U.S. Navy's New Ford-Class Carrier: How to Waste $120 Billion

Ford-Class Aircraft Carrier
May 9, 2024 Topic: Security Region: Americas Blog Brand: The Buzz Tags: U.S. NavyNavyFord-ClassAircraft CarrierMilitaryDefense

U.S. Navy's New Ford-Class Carrier: How to Waste $120 Billion

What's needed in today's conflicts (and tomorrow's) will be smaller, speedier, and stealthier warships - not $120 Billion in Ford-Class aircraft carriers that could be sunk in a war with China. 


Summary: The U.S.S. Gerald R. Ford, embodying cutting-edge technology and capable of carrying 90 aircraft and over 4,500 crew, represents the pinnacle of U.S. naval engineering with a $13 billion build cost - $120 Billion total for all new Ford-Class carrier.



-Despite its advancements, critics argue its vulnerability to anti-access/area denial (A2/AD) strategies and staggering operational costs render it an impractical investment in the context of modern warfare.

-As naval dynamics evolve, with adversaries like China deploying cost-effective A2/AD systems, the emphasis is shifting towards more agile, stealthy, and cost-efficient platforms such as submarines, hypersonic missiles, and space-based weapons, challenging the Ford-class carrier's strategic viability.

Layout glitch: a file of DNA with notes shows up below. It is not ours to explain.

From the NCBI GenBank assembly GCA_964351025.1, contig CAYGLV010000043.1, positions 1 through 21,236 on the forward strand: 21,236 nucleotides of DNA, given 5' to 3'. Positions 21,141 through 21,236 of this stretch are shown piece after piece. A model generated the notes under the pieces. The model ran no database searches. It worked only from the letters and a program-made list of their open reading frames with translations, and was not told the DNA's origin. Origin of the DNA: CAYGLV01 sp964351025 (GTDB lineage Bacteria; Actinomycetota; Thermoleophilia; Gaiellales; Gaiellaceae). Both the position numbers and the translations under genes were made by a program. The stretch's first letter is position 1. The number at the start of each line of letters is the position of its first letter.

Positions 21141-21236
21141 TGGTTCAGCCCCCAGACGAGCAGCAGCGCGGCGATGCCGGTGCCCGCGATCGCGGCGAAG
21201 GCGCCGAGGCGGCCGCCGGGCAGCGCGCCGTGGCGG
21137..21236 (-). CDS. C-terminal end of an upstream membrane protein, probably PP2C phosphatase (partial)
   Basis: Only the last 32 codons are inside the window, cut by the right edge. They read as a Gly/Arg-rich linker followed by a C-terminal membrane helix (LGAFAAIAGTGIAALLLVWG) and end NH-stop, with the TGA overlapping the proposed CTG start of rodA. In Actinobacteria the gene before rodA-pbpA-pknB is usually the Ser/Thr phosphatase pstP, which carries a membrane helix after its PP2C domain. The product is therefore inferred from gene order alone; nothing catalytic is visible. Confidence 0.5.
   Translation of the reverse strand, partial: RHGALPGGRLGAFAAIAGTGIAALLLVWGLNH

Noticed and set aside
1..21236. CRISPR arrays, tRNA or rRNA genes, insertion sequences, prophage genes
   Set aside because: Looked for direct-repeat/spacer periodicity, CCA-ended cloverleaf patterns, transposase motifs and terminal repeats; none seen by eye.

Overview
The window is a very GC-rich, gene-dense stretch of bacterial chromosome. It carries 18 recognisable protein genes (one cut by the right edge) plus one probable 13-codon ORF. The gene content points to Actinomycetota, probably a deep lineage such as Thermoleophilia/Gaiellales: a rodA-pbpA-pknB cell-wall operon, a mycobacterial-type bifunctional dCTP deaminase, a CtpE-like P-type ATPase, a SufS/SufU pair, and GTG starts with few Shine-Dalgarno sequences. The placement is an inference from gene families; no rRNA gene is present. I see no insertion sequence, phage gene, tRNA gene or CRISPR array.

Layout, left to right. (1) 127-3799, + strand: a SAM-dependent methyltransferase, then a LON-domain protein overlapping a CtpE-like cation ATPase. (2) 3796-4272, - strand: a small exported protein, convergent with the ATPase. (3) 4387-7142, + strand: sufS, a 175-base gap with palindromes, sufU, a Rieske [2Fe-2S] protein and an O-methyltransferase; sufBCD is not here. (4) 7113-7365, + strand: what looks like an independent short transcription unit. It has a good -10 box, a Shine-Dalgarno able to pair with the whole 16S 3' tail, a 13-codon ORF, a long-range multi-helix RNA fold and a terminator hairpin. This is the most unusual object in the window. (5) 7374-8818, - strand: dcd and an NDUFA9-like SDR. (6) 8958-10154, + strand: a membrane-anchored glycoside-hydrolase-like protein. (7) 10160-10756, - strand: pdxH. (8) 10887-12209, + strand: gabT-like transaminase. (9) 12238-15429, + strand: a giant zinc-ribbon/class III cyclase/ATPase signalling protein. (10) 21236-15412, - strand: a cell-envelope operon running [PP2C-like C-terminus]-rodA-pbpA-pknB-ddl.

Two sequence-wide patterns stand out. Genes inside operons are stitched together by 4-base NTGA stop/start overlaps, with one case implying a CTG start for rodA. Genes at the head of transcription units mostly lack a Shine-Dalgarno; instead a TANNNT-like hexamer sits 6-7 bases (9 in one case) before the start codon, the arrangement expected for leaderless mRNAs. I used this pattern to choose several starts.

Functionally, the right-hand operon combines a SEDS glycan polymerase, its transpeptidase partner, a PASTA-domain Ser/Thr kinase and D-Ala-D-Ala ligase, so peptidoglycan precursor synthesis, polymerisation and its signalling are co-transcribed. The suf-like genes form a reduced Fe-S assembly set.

The Sinking Cost of Aircraft Carriers: Why the U.S.S. Gerald R. Ford Signals a Strategic Pivot

It's one of the most beautiful, technologically sophisticated weapons platform ever devised by Man. Carrying a whopping 90 fixed wing aircraft, including the Boeing F/A-18E/F Super Hornet, the Boeing EA-18G Growler, the Grumman C-2 Greyhound, the Northrop-Grumman E-2 Hawkeye, Lockheed Martin F-35 Lightning II fighter craft, as well as an assortment of helicopters as well as unmanned vehicles, the U.S.S Gerald R. Ford, the first of its class, is a modern marvel. The leviathan can carry a crew complement of more than 4,500 people. It has a nuclear power plant that can allow for the ship to enjoy extended deployments. 

And, when compared to older models of the US Navy's ubiquitous aircraft carriers, the Ford-class aircraft carrier has a far stealthier cross-section, allowing for it to operate for longer periods of time in a contested battlespace. 


The downside is the cost--and time--it takes to build or even repair the Ford-class carrier. The Ford-class costs around $13 billion to build. From there, it will cost around $700 million just to maintain a single Ford-class carrier. Although, according to US Navy Captain Brian Metcalf, future versions of the Ford-class carrier are slated to cost $5 billion less than the prototype, the USS Gerald R. Ford, cost (at least, according to Metcalf). 

Nevertheless, this is the most expensive warship in the US Navy's fleet. 

The Wrong System for the Wrong War

At a time when the US military is subject to increasing public and political skepticism about the cost of its operations, with multiple new threats arising around the world to strain and drain the US military, the staggering level of money being thrown at a single weapons system, like the Ford-class carrier, demands reappraisal. Yes, it's an incredible weapon. No, it is not the weapon we need for today's--or even tomorrow's--war.